This is the fourth report from India. It was filed by Ann Edenfield Sweet on March 20, 2006.
Email Message #4 – Ann – March 19 & 20, 2006
Shelly’s message was very descriptive and so well written. There were only a few more comments that I
wanted to make about our visit to the rural village last night.
We visited this rural, Hindu village. Rev. Glory had very intentionally chosen this village for outreach, as
the main occupation of the men is being fortune tellers/communicators with the dead. They do witchcraft and black magic and Their
Hindu temple has several smaller temples inside each one, with the final temple a small, dark, space. Their God is darkness.
Symbolically, this represented the ultimate challenge for us, as of course as Christians we want to bring Christ, the light of
the world into this darkness.
Rev. Glory, and his “white missionary”, an albino pastor, had diplomatically first entered the
village with government officials. After many returned visits, they had built such a strong relationship with the people that
they invited us back for the official meeting/greeting last night. It is hard to believe that were the first people EVER to
bring the Word of God to them! What an incredible gift this was.
Monday – Wings Training School
This morning we did our first training school for over 120 rural, area pastors. Rev. Glory was hoping to have
about 50 pastors, so was VERY pleased when so many people showed up. They traveled long distances to join us. Many arrived on
motorcycles, foot, bus, and auto-richshaw. (This is a 3-wheeled vehicle with open sides. We will take this auto-richshaw to the
orphanage of prisoners tonight, so will have a change to experience this form of transportation.) They sang, prayed, and met for
about one hour before we started the training.
We shared the 4-parts of the Wings Party with them. We first had them experience a few minutes of each part,
and then talked about why we did it the way we did. We tried to be culturally sensitive, and shared that although we did it one
way in America, hopefully we would give them ideas about how to apply our ministry to their ministry.
We first sang two songs with them. We divided the group into two teams – a “Praise Ye the Lord
team” and an Halleluiah Team. They thoroughly enjoyed singing and they stood as they sang their part. Soon they were
laughing, singing, and having a great time. Our second song was “Shake a Neighbor’s Hand”. This song challenges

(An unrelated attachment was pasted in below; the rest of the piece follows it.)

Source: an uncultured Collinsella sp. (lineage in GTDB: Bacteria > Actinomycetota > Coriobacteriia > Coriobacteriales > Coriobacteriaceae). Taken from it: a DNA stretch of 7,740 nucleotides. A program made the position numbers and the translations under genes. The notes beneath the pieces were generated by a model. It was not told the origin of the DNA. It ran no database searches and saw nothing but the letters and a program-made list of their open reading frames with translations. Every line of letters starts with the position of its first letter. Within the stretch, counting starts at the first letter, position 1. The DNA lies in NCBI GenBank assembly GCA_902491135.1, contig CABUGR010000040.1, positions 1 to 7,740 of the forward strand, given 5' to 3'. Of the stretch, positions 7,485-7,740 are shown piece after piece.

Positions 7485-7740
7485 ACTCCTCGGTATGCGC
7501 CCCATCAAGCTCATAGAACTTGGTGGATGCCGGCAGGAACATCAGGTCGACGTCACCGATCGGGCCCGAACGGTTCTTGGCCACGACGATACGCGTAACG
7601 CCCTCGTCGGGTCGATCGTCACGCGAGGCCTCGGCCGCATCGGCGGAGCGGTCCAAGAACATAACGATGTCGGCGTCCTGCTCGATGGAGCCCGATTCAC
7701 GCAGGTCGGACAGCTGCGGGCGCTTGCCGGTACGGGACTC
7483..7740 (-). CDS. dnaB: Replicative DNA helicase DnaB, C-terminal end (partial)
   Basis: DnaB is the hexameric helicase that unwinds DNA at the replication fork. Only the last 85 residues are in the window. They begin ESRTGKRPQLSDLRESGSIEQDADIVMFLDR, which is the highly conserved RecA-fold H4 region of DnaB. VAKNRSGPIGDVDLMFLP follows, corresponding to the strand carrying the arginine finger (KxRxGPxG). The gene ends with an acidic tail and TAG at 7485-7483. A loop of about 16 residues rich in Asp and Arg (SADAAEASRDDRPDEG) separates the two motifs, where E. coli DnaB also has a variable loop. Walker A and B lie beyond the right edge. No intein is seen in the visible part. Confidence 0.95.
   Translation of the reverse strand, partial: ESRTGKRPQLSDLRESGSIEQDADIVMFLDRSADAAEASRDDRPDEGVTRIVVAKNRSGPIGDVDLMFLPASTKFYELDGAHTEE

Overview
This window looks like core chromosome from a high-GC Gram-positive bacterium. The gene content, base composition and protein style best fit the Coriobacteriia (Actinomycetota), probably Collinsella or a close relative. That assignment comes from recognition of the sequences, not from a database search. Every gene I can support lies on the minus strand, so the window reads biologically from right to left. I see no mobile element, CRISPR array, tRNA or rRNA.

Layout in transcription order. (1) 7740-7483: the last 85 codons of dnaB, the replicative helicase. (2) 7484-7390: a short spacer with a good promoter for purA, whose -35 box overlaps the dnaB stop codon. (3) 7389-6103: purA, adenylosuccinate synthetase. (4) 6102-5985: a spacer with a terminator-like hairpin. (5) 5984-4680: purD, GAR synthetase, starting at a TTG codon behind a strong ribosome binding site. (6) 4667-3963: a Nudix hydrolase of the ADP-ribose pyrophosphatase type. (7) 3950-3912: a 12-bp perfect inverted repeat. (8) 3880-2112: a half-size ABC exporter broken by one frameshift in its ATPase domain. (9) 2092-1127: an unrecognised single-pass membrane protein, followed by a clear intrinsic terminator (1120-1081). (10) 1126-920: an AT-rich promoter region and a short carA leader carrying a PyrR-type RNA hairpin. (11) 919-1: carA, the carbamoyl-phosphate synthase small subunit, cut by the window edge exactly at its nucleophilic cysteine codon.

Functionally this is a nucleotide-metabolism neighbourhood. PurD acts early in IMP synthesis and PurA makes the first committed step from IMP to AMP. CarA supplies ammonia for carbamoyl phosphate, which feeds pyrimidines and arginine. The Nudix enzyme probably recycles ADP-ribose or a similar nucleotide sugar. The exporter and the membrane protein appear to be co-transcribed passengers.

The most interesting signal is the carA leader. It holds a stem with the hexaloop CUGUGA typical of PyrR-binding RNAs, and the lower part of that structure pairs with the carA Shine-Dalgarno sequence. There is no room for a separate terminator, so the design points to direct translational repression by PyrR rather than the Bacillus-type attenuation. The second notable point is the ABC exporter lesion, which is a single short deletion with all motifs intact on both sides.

the participants to shake as many people’s hands as possible during the verse, then give a “High 5”, pat a
neighbor’s back, and lastly look face-to-face at a person, smile, and wave their arms in the air while
singing, “Jesus is a friend, He’s a friend next to you”. They had such fun and had never done such
interactive singing. I explained that we started a party with simple words and motions, and that everyone could stand up
and sit down, or shake a hand, and the simple, fun songs break down barriers right away at a party.
Next we had the pastors act our the Parable of the Sower. They were seeds, rocks, birds of the air, and
Rev. Glory was the “sower” who sowed the seeds. We took the words directly from scripture, but had them
become “seeds”, “thorns”, the rock, etc. They had more fun growing like seeds, stomping the ground
to stomp the “seeds”, and said later that they had never acted out a scripture passage like that before.
Next we played a few games with them. We divided them into 4 groups by their birth months, to demonstrate a
simple way to divide a group. We brought blue tarps, so played games with the 4 tarps and balloons. They bounced the balloons,
tried to get them high in the air, and tossed the balloons tarp-to-tarp.
We next demonstrated a craft idea. We taught them how to make butterflies out of newspaper. Two piece of
newspaper are folded accordion-style and then held together with a piece of wire. The pastors helped one another to create
their butterflies, and were SO proud of their simple, yet beautiful creations. Again we talked about the symbolism of the
butterfly indicating resurrection, and how this simple craft can be used to give a powerful message.
Rev. Glory later said that he didn’t think any of the pastors had ever played like this. He actually
thought that everything we had shared would be very helpful for the pastors.
Rev. Glory, and his orphanage staff, had fixed a very special meal for all the pastors. The Wings team dished
up the food for everyone, and the pastors sat in groups and were asked to talked about why we had chosen the parable of the
Sower, they were to discuss who had planted the seeds of faith in their lives, and they were to discuss what we had shared with
Rev. Glory was very pleased about the training seminar. Many of them had to catch the 2:00 bus, or otherwise
the next bus to their villages would have been a 6:00 bus. They shook hands, hugged us, and were so appreciative.
Now we need to pack up for the Wings Party at the orphanage for the prisoner’s children.
In His love,
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